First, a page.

October 29, 2018 3:50:32 am
Two farmers from Palghar have moved the Bombay High Court contesting the Maharashtra government’s power to acquire land for the construction of the Mumbai-Ahmedabad bullet train corridor and challenged the constitutionality of the Right to Fair Compensation and Transparency in Land acquisition, Rehabilitation and Resettlement (Maharashtra Amendment) Act, 2018.
Sadanand Ravte (46) and Nathu Pathare (37), the farmers, have stated in their petition, filed through senior counsel Mihir Desai and lawyer Mihir Joshi, that they moved the High Court after they learnt that their land is proposed to be acquired by the state government for the bullet train project. The negotiations for acquisition of their land are currently under way.
The case is likely to be heard on Monday before a division bench of Justice A A Sayed and Justice Sandeep K Shinde.
Ravte and Pathare have not only challenged the constitutionality of the Right to Fair Compensation and Transparency in Land Acquisition, Rehabilitation and Resettlement (Maharashtra Amendment) Act, 2018 but also the exercise of powers by the Maharashtra government under the Right to Fair Compensation and Transparency in Land acquisition, Rehabilitation and Resettlement Act, 2013 in connection with the proposed acquisition.
They have contended that since the Rs 1.08 lakh crore high-speed rail project stretches over two states, under the Right to Fair Compensation and Transparency in Land acquisition, Rehabilitation and Resettlement Act, 2013 — a central legislation — the “appropriate government” to undertake the land acquisition would be the Centre and not the Maharashtra government.
The petition says that the amendment as well as the actions of the state in seeking to undertake acquisition of the petitioners’ land for the project are “violative of the petitioner’s rights” and “contrary to the scheme, intent as well as purpose of the Central Act”.
Ravte owns 1 hectare of land and Pathare owns 0.81 hectare of land at Khaniwade village in Palghar. They cultivate rice on their plots and their earnings from the produce are their sole source of income, the petition says.
The petition cites statements issued by the state, National High Speed Rail Corporation Limited (NHSRCL) and Union of India indicating acquisition of land for the bullet train project would be completed by the end of 2018.
“Despite Section 3(e) of the Central Act, state has issued a notification dated March 31, 2018, stating its intention to arrive at a consensus through discussion and negotiation with the landowners declaring its intention to acquire…the petitioner’s land forms part of the land that is proposed to be acquired by the Respondent No. 2 (state government)”, the petition says.
The petition further states that after a month, the Maharashtra amendment to the Central Act was published on April 26, 2018, in which the state sought to exclude certain categories of project from the basic provisions of the Central Act. The state government has already designated the bullet train project as being one which is in public interest. “It is already exercising powers of the ‘appropriate government’ under the Central Act albeit without jurisdiction and in that vein is likely to exempt the acquisitions under the bullet train project from the beneficial provisions under the Central Act, depriving the petitioners of any effective compensation and other mandatory benefits,” the petition says.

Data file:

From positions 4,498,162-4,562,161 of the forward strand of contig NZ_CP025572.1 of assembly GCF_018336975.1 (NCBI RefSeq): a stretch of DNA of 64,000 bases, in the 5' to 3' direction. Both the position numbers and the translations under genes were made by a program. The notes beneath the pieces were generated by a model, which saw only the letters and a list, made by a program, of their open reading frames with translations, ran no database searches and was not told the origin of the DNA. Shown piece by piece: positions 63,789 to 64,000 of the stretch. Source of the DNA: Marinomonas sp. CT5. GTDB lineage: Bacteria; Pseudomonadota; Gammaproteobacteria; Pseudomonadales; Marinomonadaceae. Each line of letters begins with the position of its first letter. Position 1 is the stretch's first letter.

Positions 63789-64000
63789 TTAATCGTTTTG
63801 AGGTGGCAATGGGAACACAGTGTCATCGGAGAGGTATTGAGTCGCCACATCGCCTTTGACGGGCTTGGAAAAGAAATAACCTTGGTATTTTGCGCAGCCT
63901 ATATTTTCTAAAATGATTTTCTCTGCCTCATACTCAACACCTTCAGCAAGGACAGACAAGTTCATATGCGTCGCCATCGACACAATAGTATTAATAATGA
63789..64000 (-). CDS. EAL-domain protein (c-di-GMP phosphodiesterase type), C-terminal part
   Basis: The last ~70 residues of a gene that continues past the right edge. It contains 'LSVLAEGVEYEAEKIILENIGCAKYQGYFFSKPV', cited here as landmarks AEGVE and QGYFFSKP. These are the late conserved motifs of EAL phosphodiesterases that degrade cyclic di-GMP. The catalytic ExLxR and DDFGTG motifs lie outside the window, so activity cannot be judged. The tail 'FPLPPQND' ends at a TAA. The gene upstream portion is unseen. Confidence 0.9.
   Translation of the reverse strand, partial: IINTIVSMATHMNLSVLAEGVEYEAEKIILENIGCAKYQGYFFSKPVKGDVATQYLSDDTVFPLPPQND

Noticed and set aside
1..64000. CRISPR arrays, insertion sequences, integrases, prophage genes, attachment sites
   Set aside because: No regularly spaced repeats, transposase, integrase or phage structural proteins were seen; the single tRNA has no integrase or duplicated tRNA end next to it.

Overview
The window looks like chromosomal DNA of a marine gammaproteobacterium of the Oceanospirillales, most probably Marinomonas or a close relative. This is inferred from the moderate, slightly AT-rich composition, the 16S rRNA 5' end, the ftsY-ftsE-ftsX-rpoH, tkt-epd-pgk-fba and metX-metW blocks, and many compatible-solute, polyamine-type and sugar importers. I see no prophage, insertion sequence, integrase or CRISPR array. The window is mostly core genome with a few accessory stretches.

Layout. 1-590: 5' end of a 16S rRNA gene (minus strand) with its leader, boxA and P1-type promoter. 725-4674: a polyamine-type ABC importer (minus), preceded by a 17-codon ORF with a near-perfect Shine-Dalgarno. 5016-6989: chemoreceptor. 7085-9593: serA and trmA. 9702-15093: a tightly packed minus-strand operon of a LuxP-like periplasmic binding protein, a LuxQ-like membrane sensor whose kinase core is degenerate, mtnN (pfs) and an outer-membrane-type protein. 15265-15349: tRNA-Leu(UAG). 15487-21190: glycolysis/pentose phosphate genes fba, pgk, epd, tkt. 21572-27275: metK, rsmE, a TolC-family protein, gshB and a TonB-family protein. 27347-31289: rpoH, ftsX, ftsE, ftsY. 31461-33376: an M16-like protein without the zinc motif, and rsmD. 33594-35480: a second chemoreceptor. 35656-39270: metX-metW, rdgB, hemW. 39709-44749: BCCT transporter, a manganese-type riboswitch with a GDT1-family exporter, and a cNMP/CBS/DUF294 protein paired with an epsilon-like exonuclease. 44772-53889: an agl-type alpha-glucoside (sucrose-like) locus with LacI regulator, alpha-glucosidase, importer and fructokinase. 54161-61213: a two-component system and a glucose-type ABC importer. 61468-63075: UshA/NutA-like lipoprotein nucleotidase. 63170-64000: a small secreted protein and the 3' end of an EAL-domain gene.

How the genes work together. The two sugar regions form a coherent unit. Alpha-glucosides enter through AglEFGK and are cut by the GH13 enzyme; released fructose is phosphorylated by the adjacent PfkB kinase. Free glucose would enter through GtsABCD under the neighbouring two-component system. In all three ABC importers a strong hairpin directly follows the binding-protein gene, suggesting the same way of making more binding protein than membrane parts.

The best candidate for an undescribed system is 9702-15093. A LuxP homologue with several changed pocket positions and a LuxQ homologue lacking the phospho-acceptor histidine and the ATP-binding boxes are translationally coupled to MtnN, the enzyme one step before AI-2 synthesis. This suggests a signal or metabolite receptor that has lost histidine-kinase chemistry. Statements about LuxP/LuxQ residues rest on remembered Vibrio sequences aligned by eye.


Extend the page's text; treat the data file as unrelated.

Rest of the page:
petitioners further said that “even if it assumed that the impugned amendment passes the test of constitutional validity, the Respondent No. 2 (state) cannot exercise its powers under Section 10A as the Respondent No. 2 is not the ‘appropriate government’ for the said project under the scheme of the Central Act. It is stated that the Central Act categorically states that any project which requires acquisition of land in more than one state, in such instances the ‘appropriate government’ to acquire the said land would be the Central Government”.
The petition says that Section 10A inserted by the Maharashtra amendment allows exclusion of projects inter alia from being subjected to “social impact assessment”, which is contrary to the principle of sustainable development, which is an international obligation of the Union of India, and cannot be negated by way of an amendment of the present nature.
The farmers have urged the court to quash and set aside the Maharashtra amendment to the Act and the notification dated March 31, 2018.
The petitioners are also seeking direction that pending the hearing and final disposal of the petition, the Respondents shall not take any coercive steps for acquisition of land for implementation of the project.
Sashi Sonawane, Palghar-based activist, said, “This land is livelihood for Ravte and Pathare. Monetary compensation will definitely not suffice… if they are unable to earn by other jobs, they can at least eat this rice to survive…”
Godrej and Boyce Manufacturing Company Limited had contested the acquisition of its prime 39,547 sq m property in Vikhroli for the Mumbai-Ahmedabad bullet train project in May. In September, Atlanta Limited, a construction and development company, building three residential towers of 20-storey each, moved the Bombay High Court after receiving a notice from the Thane Municipal Corporation (TMC) to stop construction on its 3-hectare land near Mumbra, as it is said to be in “bullet train project affected area”.
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